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BRAIN BASED STRATEGIES FOR LEARNING

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Neuroscience research is scientifically confirming many learning theories. The Brain-based” learning activities engage both hemispheres of the brain simultaneously. The human beings learn through their brain research. Today’s educational system often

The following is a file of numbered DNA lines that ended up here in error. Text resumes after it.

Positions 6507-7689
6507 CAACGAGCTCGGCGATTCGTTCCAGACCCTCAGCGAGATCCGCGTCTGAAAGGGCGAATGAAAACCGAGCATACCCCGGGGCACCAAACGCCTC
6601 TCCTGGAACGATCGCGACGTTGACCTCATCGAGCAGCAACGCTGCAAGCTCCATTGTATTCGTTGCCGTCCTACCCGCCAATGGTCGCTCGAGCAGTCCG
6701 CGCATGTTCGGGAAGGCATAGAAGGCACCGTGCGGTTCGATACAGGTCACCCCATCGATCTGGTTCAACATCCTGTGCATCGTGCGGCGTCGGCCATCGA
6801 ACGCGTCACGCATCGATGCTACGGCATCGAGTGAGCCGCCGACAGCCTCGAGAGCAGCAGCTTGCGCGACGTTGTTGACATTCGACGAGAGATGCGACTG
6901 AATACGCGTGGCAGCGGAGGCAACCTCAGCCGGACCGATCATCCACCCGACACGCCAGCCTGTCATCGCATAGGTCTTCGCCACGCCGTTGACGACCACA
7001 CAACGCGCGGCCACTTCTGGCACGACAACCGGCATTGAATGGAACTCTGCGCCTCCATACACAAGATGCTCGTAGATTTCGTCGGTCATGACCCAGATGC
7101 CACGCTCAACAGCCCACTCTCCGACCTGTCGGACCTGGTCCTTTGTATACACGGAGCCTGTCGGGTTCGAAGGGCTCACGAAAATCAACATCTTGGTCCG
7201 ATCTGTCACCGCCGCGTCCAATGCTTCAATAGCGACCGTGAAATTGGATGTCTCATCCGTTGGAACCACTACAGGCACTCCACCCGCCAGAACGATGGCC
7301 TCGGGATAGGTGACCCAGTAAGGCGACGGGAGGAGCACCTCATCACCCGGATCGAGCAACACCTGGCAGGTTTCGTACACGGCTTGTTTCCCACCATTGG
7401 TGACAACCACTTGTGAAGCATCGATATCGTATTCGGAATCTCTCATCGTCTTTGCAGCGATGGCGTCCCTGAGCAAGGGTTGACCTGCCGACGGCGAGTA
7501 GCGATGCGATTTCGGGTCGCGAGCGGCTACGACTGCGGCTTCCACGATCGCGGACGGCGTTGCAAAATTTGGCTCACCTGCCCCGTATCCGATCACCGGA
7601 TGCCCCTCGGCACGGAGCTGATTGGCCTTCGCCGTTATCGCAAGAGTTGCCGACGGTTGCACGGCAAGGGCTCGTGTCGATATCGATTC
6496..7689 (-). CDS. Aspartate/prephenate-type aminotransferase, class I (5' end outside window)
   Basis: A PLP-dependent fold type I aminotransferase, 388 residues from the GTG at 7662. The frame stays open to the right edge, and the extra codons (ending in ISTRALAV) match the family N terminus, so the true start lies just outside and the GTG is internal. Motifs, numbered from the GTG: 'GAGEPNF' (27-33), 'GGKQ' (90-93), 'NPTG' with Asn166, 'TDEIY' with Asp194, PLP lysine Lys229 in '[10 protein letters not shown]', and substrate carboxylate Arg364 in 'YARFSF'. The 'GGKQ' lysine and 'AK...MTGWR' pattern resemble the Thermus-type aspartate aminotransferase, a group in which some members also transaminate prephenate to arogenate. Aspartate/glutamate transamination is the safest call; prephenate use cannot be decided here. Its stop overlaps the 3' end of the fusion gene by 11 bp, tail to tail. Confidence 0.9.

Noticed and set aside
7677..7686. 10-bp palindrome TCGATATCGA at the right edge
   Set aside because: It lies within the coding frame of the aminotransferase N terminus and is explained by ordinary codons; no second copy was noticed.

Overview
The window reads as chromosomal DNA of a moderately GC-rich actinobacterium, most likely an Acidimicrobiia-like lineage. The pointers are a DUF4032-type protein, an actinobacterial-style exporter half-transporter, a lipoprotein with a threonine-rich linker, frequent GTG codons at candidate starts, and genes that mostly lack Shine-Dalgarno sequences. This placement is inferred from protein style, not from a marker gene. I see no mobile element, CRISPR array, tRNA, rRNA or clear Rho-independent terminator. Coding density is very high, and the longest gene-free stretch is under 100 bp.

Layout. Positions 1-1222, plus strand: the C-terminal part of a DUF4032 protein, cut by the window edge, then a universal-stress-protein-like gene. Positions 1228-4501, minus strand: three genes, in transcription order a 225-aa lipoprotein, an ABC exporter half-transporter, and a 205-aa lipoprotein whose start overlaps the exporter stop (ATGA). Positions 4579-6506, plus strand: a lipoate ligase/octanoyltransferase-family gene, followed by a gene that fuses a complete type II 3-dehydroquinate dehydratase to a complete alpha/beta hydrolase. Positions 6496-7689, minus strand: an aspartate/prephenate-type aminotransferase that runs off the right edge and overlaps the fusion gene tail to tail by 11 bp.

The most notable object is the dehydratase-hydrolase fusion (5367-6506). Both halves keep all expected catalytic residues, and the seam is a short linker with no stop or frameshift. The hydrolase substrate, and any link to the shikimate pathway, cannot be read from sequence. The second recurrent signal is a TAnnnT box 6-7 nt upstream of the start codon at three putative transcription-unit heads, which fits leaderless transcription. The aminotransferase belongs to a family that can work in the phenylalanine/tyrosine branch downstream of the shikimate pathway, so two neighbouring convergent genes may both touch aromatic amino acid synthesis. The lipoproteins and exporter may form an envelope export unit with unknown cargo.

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  BRAIN BASED STRATEGIES FOR LEARNING R.UDHAYA MOHAN BABU Dr G.KALAIYARASAN Ph.D. Research Scholar (Full-Time) Professor & Head (i/c) Department of Education & Department of Education Alagappa University Alagappa University Karaikudi Karaikudi  Abstract     Neuroscience research is scientifically confirming many learning theories. The Brain- based” learning activities engage both hemispheres of the brain simultaneously.  The human beings learn through their brain research. Today’s educational system often expects students to retrieve content that has been removed from context. Knowledge of how the brain learns  provides a basis for achieving a better understanding of how adults learn. Neuroscientific research has found evidence of the brain’s plasticity and ability to respond throughout life, and it has shown that adults continue to learn throughout the lifespan. **************************** Introduction  Neuroscience research is scientifically confirming many learning theories. That research only first introduced the educational reform efforts. The brain’s activity is controlled by genetics, development, experience, culture, environment, and emotions, and it is constantly under stimulation to change (Gardner, 1999). Brain Based strategies for Learning is based on the structure and function of the brain. The brain is not forbidden from fulfilling its normal  processes, therefore the learning will occur. People often say that everyone can learn. The reality is that everyone does learn. Brain-Based learning is the purposeful engagement of strategy that apply to how our brain works in the context of education. Brain-based learning has been called a combination of brain science and common sense. “Brain -  based” learning activities engage both hemispheres of the brain simultaneously, resulting in stronger, more meaningful learning experiences and permanent brain connections.  Principles of Brain Based strategies for Learning Many of the instruction methods and tips that are “brain -  based”, means  that they are  based on the brain’s needs as discovered through brain research.  The human beings learn through their brain research. They call following the Twelve Principles are Brain-Based Learning. 1. Uniqueness  –   Every single brain is totally unique and becomes more unique as we age. 2. A threatening environment or stress can alter and impair learning and even kill brain cells. 3. Emotions are critical to learning  –   They drive our attention, health, learning, meaning, and memory. 4. Information is stored and retrieved through multiple memory and neural pathways that are continually being formed. 5. All learning is mind,body  –   Movement, foods, attention cycles, drugs, and chemicals all have powerful modulating effects on learning. 6. The brain is a complex and adaptive system  –   Effective change involves the entire complex system. 7. Patterns and programs drive our understanding  –   Intelligence is the ability to elicit and to construct useful patterns. 8. The brain is meaning-driven  –   Meaning is more important to the brain than information. 9. Learning is often rich and non-conscious  –   We process both parts and wholes simultaneously and are affected a great deal by peripheral influences. 10. The brain develops better in concert with other brains  –   Intelligence is valued in the context of the society in which we live. 11. The brain develops with various stages of readiness.  12. Enrichment  –   The brain can grow new connections at any age. Complex, challenging experiences with feedback are best. Cognitive skills develop better with music and motor skills. Memory, Understanding, Thinking, and Metacognition Memory is due to complex, multipath neuronal growth. The brain is a multimodal  processor that assembles patterns, makes meaning, sort’s  daily life and experiences, and then  processes this information. In order for information to get to the hippocampus of the midbrain, which is where long-term memory is believed to be stored, the learner needs to use the information actively to strengthen the new neural circuit. Memories are distributed throughout the cortex and are usually embedded in context. Today’s educational syste m often expects students to retrieve content that has been removed from context. Strategies for Learning   1.   Make Content Relevant To Students  When stress in the classroom is getting high, it is often because a lesson is overly abstract or seems irrelevant to students. Teachers can reduce this type of stress by making the lesson more personally interesting and motivating. 2. Give Their Brain A Break   Just like adults, students can reduce stress by enjoying hobbies, time with friends, exercise, or music. Even though schools are shortening recess, physical education, art, drama, and even lunchtime to add more time for core subjects, teachers can give students a three-minute vacation to reduce stress. Any pleasurable activity used as a brief break can give the amygdala a chance to cool down and the neurotransmitters time to rebuild. 3. Create Positive Associations  Eliminating all stress from students’  lives is impossible. However, even if previous classroom experiences have led to associations that link certain activities, such as memorizing multiplication tables, to a stress response from the amygdala, students can benefit from revisiting the activity without something negative happening. By avoiding stressful practices like calling on students who have not raised their hands, teachers can dampen the stress association. Students  can develop positive associations with multiplication by practicing it with a positively reinforcing strategy. 4. Help Students to Learn To Prioritize Information  It is helpful for teachers to guide students in learning how to prioritize information  —  how to decide what facts are worthy of writing down and reviewing when studying. When teachers demonstrate and explain how they determine which facts are important, students see how to make those judgments for themselves as they read texts and study. Helping students learn how to  prioritize and therefore reduce the amount of information they need to deal with is a valuable stress-buster. 5. Allow Independent Discovery Learning  The students are more likely to remember and understand what they learn if they find it compelling or have a part in figuring it out for themselves. In addition, when students have some choices in the way they will study or report on something, their motivation will increase and stress will diminish. They will be more accepting of their errors, motivated to try again, and less self-conscious about asking questions. 6. Create a Safe Haven  Classrooms can be the safe heaven where academic practices and classroom strategies  provide students with emotional comfort and pleasure as well as knowledge. When teachers use strategies to reduce stress and build a positive emotional environment, students gain emotional resilience and learn more efficiently and at higher levels of cognition. Unsurprisingly, brain-imaging studies support this relationship. Conclusion Knowledge of how the brain learns provides a basis for achieving a better understanding.  Neuroscientific research has found evidence of the brain’s plasticity and ability to respond throughout life, and it has shown that adults continue to learn throughout the lifespan. Emotion and sensory experiences are integral to learning. Meaning making, morals, consciousness, and associations with others are critical to adult learning.  References: 1. Caine, G.; Nummela-Caine, R. (1994). Making Connections: Teaching and the Human Brain. Menlo Park, CA.: Addison-Wesley Longman, Incorporated. ISBN: 978-0201490886 2. Fitzgerald, R. J. (2005). Smart Teaching: Using Brain Research and Data to Continuously Improve Learning. Milwaukee, WI: ASQ Quality Press. ISBN: 978-0-87389-661-0 3. Jensen, E.P. (2008) Brain-Based Learning: The New Paradigm of Teaching, 2nd Edition. San Diego, CA: Corwin Press. ISBN: 9781412962568 4. Jensen, E. (2000) Brain-Based Learning. San Diego: Brain Store Incorporated. ISBN: 1890460052. 5. Sousa, D. (1998-2011) How the Brain Learns (with learning manual). Thousand Oaks, CA: Corwin Press Incorporated. 6. www.elementarymatters.com/.../ten-brain-based-learning-strategies.html 7. www.funderstanding.com 8. www.ascd.org/professional.../judy-willis-brain-and-learning-webinars 9. https://pinterest.com/plunkelm/brain-based-learning-strategies/